Tuesday, November 09, 2010

"Home-grown" update

Following on from this recent post, here are two simple examples of the irreplaceable value of local communities, both of which happened earlier this evening:

Tonight Graeme and I were out singing for the PW at 2nd Newtownards. Many of the people who now live in towns will have grown up in the country, and that was the case with the audience tonight. We did nearly a full hour, so we dusted down some old stuff that we hadn't played in a while. One of these was "Running Over / Fu an Skailin" - written by the Glaswegian evangelist Seth Sykes, but taught to us in the 1970s by our Aunt Rhoda when we were wee boys, who had been taught it by another Scottish evangelist called Charlie Mayne during the 1940s. After we'd finished playing, a lady in the audience came up to us to say that she too had been one of the weans who was perched on the long wooden forms at Killaughey Mission Hall (near Ballycopeland Windmill), when Charlie Mayne taught it to them 70 years ago.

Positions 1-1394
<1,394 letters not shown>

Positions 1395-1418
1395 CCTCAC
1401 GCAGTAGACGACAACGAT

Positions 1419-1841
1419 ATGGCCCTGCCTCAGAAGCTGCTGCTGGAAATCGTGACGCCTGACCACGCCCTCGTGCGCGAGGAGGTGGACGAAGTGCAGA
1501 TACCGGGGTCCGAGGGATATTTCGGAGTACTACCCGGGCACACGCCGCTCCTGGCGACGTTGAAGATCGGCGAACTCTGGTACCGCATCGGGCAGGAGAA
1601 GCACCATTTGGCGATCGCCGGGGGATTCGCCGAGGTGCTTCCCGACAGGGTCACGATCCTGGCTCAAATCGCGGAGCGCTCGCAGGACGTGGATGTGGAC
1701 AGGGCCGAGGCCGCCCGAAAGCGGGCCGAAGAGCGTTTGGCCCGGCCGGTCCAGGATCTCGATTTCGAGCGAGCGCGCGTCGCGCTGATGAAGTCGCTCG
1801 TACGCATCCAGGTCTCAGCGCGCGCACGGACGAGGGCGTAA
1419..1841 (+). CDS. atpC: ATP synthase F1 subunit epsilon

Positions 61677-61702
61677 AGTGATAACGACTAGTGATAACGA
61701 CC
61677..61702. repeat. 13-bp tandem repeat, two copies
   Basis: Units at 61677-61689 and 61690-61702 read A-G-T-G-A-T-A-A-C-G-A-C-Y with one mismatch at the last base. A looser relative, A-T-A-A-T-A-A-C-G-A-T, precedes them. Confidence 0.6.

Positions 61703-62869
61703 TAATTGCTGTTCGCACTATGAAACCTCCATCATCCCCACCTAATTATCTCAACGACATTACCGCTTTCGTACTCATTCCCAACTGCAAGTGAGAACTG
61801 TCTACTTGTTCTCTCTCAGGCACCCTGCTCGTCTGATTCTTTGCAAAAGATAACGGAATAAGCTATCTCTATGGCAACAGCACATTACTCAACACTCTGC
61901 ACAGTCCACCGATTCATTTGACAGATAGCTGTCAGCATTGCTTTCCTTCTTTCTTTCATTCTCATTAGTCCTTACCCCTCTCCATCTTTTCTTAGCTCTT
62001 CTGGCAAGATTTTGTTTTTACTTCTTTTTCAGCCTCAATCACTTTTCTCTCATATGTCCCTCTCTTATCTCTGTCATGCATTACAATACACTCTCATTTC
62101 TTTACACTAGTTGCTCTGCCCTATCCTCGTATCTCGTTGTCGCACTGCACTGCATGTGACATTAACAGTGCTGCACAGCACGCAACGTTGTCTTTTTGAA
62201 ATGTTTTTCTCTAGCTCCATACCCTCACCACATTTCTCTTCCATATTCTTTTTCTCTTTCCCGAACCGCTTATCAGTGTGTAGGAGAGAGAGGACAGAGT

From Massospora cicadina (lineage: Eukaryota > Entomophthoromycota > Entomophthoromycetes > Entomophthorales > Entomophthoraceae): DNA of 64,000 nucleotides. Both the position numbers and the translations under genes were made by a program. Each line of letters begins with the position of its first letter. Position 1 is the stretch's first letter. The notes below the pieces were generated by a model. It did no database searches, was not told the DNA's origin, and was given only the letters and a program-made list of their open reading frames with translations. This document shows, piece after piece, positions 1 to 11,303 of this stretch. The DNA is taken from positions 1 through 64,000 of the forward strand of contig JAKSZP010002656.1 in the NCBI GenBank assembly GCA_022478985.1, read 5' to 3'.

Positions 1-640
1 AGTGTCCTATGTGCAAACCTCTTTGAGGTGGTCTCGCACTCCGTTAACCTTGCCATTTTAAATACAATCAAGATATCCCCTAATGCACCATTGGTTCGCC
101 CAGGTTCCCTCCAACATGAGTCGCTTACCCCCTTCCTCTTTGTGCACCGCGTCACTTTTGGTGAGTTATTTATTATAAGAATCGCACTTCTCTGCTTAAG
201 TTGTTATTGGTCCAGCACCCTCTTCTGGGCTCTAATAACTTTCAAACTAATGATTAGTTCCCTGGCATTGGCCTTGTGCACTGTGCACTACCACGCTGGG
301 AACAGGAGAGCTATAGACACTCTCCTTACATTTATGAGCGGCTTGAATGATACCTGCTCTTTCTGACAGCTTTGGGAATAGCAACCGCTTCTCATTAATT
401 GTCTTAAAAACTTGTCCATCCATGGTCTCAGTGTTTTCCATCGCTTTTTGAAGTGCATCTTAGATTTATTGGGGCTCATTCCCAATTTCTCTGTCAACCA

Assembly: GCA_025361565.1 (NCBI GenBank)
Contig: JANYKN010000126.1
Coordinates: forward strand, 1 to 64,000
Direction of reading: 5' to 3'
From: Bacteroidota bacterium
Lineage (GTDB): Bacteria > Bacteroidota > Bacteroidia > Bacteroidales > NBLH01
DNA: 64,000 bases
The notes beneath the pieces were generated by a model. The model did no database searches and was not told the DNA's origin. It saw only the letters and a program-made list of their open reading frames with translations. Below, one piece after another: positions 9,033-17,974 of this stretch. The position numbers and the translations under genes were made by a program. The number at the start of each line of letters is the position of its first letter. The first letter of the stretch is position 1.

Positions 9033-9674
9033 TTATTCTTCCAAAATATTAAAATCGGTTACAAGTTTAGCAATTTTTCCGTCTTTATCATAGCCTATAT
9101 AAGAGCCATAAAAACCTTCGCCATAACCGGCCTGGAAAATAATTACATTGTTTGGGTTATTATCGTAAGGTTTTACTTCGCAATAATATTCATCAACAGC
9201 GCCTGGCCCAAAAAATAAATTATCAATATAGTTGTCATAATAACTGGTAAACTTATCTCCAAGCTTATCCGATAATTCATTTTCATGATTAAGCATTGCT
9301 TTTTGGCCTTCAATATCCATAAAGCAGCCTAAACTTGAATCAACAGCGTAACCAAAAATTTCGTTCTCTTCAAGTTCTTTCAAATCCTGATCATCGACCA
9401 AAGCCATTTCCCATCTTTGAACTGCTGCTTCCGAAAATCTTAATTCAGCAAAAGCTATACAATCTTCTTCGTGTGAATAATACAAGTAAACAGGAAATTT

#alttext# When I came home I had an email from a man in Bangor - he plays banjo in a five piece group (with accordion, guitar and two fiddles) - and was looking for a specific old Ards Peninsula song. It's one I know as I'd been given it some time ago by a now-deceased friend, so I was able to provide two recordings of it along with the lyrics and history of the tune. They'll add it to their repertoire and carry the tradition on.

These types of connections don't live within textbooks or libraries, universities or museums - they live within people. The de facto Ulster-Scots library and museum is... the Ulster-Scots community itself. And there is much information in libraries and museums which should be returned to the people. In my experience our folk are canny, and won't glibly hand over traditions to outsiders who parachute in - but will share them among ourselves first, and then with others when trust has been established. These people are human beings to build friendships with, not "sources" to be milked dry and then discarded.

So I now have an invitation to meet the 95-year-old mother of the woman mentioned above, who is still as sharp as a pin and still lives out near the windmill, full of history, songs, stories and local Ulster-Scots vocabulary - but on one condition... the mandolin has to come too!